Ten years ago, partners Tracey Ryder and Carole Topalian felt unfulfilled, even though their graphic design and marketing firm won many awards. Writing and designing annual reports, logos and producing other corporate communications wasn’t cutting it.
Outside of work, they gravitated towards organic, seasonal gardening and cooking. The two had a boatload of talent. Ryder has degrees in graphic design, journalism and psychology, and graduated from a professional chef school in Los Angeles. Topalian is an acclaimed photographer.
Their answer was to launch Edible Ojai (near Santa Barbara, CA) magazine in 2002. Today they spearhead a network of more than 70 Edible magazines across North America, dedicated to celebrating local food, farms, and seasonal, sustainable eating.
I’m sorry to admit I didn’t know much about Joan Gussow, 82. But once I heard her speak, I admired her wit, plainspokenness, and long career as a nutritionist who rails against industrial food. Now I know where Michael Pollan and Marion Nestle got some of their ideas, considering that Gussow has been teaching nutrition and ecology for more than 30 years.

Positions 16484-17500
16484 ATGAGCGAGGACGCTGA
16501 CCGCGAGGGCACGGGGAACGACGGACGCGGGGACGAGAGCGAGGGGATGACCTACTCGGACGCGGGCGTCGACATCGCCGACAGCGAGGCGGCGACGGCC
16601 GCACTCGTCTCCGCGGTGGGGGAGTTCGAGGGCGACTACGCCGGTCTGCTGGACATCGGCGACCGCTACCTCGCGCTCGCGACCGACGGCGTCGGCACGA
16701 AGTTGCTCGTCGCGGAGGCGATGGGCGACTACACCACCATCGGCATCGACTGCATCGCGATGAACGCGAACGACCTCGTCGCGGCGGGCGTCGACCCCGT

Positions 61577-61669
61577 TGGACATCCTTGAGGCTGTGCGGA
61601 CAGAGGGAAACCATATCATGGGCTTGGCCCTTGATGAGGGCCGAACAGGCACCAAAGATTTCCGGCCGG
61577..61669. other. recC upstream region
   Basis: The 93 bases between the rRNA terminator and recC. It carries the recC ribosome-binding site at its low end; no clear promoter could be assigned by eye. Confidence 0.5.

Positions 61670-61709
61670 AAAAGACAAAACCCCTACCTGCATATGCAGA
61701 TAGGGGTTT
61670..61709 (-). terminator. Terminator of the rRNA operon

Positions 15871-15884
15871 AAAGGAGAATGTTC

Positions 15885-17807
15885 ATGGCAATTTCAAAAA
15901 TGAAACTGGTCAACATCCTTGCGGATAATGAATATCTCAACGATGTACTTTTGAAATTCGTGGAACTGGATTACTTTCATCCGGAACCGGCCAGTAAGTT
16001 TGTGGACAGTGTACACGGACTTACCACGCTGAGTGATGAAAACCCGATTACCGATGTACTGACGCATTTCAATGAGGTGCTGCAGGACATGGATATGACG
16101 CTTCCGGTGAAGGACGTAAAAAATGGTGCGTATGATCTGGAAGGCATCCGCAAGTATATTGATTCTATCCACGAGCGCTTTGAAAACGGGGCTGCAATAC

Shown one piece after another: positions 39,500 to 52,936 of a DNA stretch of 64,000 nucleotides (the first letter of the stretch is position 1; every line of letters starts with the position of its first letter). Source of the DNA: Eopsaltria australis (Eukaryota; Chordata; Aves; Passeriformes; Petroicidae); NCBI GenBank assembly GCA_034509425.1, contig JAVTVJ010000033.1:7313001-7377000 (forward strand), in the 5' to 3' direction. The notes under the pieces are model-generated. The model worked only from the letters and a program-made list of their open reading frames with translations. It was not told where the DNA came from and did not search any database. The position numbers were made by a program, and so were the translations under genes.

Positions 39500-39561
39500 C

Here’s a well-written piece about Gussow’s talk and the conference. My favorite part is this line: “I do think you have the obligation, while telling your readers of the glories of what they can eat where they live, to remind them gently from time to time that they need to look up from their plates and take some stands for economic and social justice.”
The most touching part of the conference came when Ryder and Topalian surprised Gussow with an award for being one of two authors who had inspired them to start the magazine. Ryder held up an underlined dog-eared and yellow Post-It marked copy of This Organic Life: Confessions of a Surburban Homesteader, by Gussow. The other book was Coming Home to Eat: The Pleasures and Politics of Local Foods, by Gary Nabhan, a conservation scientists and also a speaker at the conference.
I was lucky enough be at the conference to
- Teach a class about food writing and blogging to the Edible publishers
- Be part of a panel on the future of food writing with author Molly O’Neill; Russ Parsons, head of the L.A. Times’ food section; and Terry Walters, author of Clean Food
- Teach a well-attended blogging class to the public.
I also got to eat superb local food, walk along the beach, visit a farmer’s market, and hobnob with smart people.